I miss the act of writing, so I open to this crisp white page and begin to write.
Dressed for teaching, I skidded from the sidewalk across the front yard, in order to top up the bird feeder. The light is changing these days and the birds are doing more chirping. At minus ten, white crystalline snow blew and bit my skin on the earlier dog walk, so I knew that the birds would be hungry. Little porkers were puffed and satisfied upon my return and the feeder was empty, but for a few short inches of seed at the bottom. It had been a great day to be a bird.
Still bound by the cardigan and the fancy socks, I plunked down, hoping to meet Mom and Dad for a visit on Skype. We meet at five each evening. I look at my parents’ faces and feel grounded and secure. At a distance, I ache to feel their hugs, but feel gratitude at the technological wonders that somehow pull our heart strings and tie them in such knots that I forget that we are apart.
My mother has Alzheimer’s disease and our conversations do not stay the same. I watch my mother grow and change each day at five o’clock. I also watch my father grow and change as her caregiver. It is a treat to spend this forty five minutes every day in communion with and loving them. A conversation with my 74 year old mother comes back to me at this moment; for the sake of writing, I will record it here.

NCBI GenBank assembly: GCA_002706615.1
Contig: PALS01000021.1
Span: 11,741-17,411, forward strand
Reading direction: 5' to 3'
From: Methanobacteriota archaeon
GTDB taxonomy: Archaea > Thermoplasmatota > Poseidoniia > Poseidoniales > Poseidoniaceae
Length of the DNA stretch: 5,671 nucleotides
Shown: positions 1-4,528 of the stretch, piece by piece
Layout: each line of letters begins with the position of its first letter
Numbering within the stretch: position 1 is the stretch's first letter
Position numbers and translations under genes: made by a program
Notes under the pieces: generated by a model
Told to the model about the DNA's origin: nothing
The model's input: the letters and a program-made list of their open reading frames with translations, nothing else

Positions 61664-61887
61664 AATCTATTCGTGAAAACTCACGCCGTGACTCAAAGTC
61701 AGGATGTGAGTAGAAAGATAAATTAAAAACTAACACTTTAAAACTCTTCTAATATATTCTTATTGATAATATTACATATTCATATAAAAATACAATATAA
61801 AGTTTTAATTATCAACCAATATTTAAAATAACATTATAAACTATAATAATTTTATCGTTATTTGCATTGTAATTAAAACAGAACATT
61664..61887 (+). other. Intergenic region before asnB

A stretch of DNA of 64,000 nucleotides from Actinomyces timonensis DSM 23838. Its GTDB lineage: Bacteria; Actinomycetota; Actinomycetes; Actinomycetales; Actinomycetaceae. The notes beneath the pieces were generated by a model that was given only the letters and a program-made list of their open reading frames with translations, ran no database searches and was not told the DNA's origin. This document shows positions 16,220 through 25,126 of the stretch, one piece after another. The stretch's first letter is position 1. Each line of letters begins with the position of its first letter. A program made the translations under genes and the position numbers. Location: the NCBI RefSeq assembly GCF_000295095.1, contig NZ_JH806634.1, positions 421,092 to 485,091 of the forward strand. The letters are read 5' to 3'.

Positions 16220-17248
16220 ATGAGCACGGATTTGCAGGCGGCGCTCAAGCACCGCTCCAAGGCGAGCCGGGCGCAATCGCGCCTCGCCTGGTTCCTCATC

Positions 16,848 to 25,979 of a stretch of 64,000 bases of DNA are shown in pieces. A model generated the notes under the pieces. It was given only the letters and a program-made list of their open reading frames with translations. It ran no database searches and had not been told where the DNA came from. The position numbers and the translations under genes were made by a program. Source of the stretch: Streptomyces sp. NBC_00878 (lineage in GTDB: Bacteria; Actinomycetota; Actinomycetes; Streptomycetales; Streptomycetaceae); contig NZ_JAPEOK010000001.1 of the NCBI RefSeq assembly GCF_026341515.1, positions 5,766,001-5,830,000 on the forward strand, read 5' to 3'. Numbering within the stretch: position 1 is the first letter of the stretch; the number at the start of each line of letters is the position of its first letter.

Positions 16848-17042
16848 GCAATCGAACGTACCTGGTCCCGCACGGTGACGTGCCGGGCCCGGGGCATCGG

“I am forgetting things.”
“Oh, Mom! I am forgetting things also.”
“No, I really AM forgetting things.”
It is this writing, shared by a friend today, that has me reflecting on any of this…the cold…caring for the weak, cold, afraid…dignity, discovery and resolve. There is a story here, for all of us. Caring on Stolen Time: A Nursing Home Diary
To send a letter is a good way to go somewhere without moving anything but your heart. Phyllis Theroux